Given Australia now has our first red-headed female Prime Minister in Julia Gillard, I’ve taken a bit of inspiration from our new PM and decided to focus on education today.  You see, we’ve started thinking about where Birdy might go to school and it’s really quite a big decision.

 We’ll probably just send her to the local public school for primary and then maybe to a Christian private school for high school.  I went to an Anglican school and it actually had a big impact on my faith.  But my husband went to every kind of school known to man (Christian, public, Catholic, he even did correspondence from a caravan for a year) I think he went to 11 schools in total, so I’m certainly hoping for a bit more stability than that for Birdy!

Of course every parent hopes their child will do well academically, but I actually don’t want my daughter to go to a school that gets the most brilliant results.  I’ve known a number of people who went through their entire school life feeling dumb, because they were in the bottom half of their class, but they actually went on to get over 90 in the HSC.  In a really selective school, even very bright kids can mistakenly spend six years of their life feeling like the slow one.  Which isn’t great for the self-esteem. If you’ve spent your entire formative teenage years feeling inadequate it’s very hard to re-program yourself later.  So I wouldn’t consider one of the most elite schools unless I happened to have an extremely gifted and talented child.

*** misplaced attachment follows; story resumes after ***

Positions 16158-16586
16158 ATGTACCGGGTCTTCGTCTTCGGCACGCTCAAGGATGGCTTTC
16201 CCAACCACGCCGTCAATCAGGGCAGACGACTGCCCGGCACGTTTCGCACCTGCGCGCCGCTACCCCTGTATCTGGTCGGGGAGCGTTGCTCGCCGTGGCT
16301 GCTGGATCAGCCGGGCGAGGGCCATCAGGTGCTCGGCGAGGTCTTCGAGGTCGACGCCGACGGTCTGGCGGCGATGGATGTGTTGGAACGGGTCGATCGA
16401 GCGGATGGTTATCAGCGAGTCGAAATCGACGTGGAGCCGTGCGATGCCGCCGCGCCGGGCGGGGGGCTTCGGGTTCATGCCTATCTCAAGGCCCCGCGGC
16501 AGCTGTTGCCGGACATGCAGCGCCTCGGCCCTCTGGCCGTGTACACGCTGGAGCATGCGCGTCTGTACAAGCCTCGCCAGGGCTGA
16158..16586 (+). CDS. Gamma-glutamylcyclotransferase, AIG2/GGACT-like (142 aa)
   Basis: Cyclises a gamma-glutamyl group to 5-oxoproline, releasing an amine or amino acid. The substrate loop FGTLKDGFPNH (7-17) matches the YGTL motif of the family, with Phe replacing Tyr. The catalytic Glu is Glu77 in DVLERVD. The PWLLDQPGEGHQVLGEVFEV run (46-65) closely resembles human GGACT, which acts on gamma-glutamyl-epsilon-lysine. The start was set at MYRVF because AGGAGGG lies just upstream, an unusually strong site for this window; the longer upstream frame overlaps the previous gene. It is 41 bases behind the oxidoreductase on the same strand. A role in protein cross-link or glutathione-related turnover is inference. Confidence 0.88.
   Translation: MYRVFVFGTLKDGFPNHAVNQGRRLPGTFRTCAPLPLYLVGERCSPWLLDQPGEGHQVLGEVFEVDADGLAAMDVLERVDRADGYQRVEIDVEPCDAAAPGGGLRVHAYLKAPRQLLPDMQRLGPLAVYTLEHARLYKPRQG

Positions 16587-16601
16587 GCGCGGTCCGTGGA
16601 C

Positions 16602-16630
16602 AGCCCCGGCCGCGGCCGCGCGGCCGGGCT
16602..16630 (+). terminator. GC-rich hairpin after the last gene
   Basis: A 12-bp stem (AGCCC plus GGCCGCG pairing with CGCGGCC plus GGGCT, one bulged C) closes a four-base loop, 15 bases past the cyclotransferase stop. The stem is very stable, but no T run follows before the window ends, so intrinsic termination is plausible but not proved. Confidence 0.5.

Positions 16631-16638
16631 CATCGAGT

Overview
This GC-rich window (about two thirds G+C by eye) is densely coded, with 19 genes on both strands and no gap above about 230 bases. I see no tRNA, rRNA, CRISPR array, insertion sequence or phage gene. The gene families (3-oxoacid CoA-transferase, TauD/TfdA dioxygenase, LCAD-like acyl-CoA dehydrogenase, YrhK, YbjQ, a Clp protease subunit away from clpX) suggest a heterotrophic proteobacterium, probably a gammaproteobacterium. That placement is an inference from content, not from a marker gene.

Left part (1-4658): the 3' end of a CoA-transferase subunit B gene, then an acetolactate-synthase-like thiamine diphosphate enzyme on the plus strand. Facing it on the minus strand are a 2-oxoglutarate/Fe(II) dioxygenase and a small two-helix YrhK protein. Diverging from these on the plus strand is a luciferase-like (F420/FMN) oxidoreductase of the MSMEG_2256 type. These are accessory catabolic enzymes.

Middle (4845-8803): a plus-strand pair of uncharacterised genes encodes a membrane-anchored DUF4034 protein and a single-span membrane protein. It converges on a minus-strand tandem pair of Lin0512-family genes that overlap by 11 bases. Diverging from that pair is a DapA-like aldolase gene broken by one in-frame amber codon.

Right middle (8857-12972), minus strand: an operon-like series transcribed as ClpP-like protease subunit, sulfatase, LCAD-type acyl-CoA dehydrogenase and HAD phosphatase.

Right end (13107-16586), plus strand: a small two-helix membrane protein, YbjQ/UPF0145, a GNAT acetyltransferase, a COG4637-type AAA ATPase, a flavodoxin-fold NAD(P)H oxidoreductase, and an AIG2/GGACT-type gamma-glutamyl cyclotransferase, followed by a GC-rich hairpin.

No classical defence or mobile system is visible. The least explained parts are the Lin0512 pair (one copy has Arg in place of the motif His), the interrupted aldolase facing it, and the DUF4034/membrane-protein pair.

Now that I have a bit of distance from my own school days, I actually think that the friendships you make are the most important aspect of school life.  That’s what forms your character, that’s what determines the kind of person you become, and with that in mind I think that proximity is quite important (except of course for those who live in isolated areas where its not really an option).  If you want your child to form strong friendships and have a sense of belonging and community and to get involved in the life of their school, then traveling an hour and a half on the bus is probably not conducive to that.   So for me a big priority is going to be that it’s relatively local and we can all get involved in the school community.  That’s probably just as important as whether it’s private, public, Christian, Catholic, selective, co-ed or whatever.

What did you look for when choosing a school for your kids?  What did you love/hate about your own education?  Are you in favour of  private or public education?  Have you had to choose different schools to suit different children?  What would you do differently and what have you learned along the way?

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